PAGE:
Just a quick note on a thoroughly pleasant event last night. As part of the British Academy’s Literature Week, Elisabeth Dutton (who did wonders with Hoffman last year) directed a series of snippets designed to illustrate interactions between players and audiences, drawn from the early modern drama and later. The programme ran as follows:
- Fulgens and Lucrece (Induction, with household members waiting for a play to begin)
- A Midsummer Night’s Dream I.ii (the Mechanicals’ first rehearsal)
- John Manningham’s Diary (13 March 1602, the anecdote about Burbage, Shakespeare and a smitten citizen)
- Romeo and Juliet (I.iii, the Nurse telling Juliet and Lady Capulet her life story)
- Nicholas Nickleby (a character study of the Nurse’s deceased husband)
- The Knight of the Burning Pestle (Induction, as a play is interrupted by two citizens and their apprentice)
- Hamlet III.ii (“The Mousetrap”)
- Great Expectations (Pip describing a disastrous Hamlet)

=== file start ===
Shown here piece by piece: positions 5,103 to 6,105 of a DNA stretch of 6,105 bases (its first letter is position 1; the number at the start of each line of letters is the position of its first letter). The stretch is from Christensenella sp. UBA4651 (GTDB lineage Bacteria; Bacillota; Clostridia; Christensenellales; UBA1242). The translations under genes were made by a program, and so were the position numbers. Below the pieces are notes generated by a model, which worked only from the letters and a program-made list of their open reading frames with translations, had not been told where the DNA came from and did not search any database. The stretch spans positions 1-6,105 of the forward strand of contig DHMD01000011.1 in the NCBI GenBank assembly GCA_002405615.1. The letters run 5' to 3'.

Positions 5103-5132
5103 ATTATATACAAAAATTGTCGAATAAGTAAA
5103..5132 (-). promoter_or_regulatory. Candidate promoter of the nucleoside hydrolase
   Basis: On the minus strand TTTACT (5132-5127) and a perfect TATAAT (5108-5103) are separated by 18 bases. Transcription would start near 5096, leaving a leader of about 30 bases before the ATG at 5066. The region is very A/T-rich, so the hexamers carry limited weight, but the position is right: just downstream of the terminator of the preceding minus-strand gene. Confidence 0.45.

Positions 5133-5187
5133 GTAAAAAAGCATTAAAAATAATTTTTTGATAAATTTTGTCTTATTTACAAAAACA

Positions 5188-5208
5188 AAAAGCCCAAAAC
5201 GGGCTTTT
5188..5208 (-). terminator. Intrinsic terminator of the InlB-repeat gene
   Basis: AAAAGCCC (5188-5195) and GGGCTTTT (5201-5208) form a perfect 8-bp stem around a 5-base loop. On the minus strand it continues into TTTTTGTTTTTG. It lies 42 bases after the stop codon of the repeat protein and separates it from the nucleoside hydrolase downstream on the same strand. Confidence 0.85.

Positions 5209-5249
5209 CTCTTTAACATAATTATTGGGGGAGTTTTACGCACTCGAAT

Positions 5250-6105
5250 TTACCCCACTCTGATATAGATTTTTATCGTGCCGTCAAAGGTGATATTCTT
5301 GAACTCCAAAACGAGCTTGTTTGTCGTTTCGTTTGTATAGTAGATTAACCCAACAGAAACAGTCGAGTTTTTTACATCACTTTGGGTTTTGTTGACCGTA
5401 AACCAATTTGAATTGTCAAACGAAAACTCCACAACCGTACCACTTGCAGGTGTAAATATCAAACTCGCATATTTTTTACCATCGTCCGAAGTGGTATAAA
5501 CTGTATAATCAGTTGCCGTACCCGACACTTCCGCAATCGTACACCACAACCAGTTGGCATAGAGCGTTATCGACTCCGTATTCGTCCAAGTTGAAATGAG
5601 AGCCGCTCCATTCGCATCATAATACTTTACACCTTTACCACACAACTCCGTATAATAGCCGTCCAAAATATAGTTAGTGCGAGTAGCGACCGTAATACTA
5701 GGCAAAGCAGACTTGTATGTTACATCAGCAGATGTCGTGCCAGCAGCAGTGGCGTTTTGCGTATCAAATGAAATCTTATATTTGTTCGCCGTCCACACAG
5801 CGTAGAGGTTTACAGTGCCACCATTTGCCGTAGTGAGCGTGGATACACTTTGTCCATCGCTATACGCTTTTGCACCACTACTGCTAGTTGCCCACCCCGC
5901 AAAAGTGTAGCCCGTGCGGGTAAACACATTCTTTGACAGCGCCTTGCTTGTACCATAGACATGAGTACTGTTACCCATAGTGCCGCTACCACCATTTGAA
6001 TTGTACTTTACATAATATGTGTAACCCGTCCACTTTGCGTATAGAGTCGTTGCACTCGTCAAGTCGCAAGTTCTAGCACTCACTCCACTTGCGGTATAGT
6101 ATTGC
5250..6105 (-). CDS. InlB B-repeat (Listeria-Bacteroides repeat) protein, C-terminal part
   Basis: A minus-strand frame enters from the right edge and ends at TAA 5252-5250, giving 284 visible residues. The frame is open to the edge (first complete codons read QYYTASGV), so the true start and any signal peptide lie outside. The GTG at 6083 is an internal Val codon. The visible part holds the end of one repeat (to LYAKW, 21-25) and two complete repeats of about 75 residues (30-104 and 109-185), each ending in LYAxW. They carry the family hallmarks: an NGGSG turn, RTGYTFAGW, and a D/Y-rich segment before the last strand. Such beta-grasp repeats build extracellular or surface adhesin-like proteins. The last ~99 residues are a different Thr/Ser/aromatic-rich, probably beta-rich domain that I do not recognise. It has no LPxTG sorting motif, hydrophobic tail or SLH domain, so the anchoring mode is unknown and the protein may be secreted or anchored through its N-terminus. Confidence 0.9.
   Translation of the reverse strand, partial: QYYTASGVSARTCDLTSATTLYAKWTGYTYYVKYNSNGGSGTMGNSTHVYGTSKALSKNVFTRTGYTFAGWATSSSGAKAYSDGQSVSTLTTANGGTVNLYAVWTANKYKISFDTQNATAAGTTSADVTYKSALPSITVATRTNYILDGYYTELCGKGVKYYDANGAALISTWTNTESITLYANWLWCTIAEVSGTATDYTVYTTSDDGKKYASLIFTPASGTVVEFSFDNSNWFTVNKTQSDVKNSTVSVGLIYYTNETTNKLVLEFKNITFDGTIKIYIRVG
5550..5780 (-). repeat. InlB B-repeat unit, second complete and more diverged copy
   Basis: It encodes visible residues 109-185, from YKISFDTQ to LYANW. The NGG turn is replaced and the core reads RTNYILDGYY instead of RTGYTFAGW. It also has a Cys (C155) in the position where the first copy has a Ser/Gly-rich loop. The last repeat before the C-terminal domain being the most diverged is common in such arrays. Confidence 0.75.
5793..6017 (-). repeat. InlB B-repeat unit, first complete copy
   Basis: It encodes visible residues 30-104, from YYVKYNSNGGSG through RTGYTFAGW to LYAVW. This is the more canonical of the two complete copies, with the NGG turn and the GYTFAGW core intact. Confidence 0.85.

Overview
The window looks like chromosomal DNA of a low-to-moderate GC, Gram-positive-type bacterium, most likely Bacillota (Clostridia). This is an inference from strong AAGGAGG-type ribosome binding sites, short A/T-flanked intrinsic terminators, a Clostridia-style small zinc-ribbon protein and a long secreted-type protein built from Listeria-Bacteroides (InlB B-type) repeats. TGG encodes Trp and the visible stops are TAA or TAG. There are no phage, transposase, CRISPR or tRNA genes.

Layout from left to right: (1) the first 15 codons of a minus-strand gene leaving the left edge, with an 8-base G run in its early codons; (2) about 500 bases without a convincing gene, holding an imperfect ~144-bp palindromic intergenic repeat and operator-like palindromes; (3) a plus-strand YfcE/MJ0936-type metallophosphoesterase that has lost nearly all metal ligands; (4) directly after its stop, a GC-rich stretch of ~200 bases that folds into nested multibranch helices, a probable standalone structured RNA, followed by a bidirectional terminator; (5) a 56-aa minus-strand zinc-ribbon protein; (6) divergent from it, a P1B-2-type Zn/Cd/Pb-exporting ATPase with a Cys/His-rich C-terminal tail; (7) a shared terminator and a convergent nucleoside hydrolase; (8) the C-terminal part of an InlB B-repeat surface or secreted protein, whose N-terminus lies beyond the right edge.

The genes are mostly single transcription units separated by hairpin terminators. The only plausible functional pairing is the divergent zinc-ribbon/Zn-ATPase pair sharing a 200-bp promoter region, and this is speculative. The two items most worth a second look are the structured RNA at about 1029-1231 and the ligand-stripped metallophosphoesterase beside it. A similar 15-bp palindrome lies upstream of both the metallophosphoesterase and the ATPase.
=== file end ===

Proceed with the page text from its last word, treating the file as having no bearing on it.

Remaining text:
- The Epilogues from As You Like It, All’s Well that Ends Well, A Midsummer Night’s Dream and The Tempest.
I’l be honest, these portmanteau shows aren’t my thing, but it was a lovely concept, pulling together recognisable and unfamiliar instances of audiences intervening in or being dragged into performances, blurring the boundaries between “real” and “fictive” worlds. Four game actors (Bill Buckhurst, Frances Marshall, Philip Bird, Vivien Heilbron) did a fine job, and it made for an entertaining hour in the Underglobe, the Globe’s central exhibition hall. It also set up the evening’s lecture by Laurie Maguire ideally. Most importantly though, it reminded me how much I really want to see a production of Burning Pestle (and I know I wasn’t the only one to think this), for even in the short Induction scene, I found myself laughing and drawn to the oblivious citizens and the charismatic Rafe.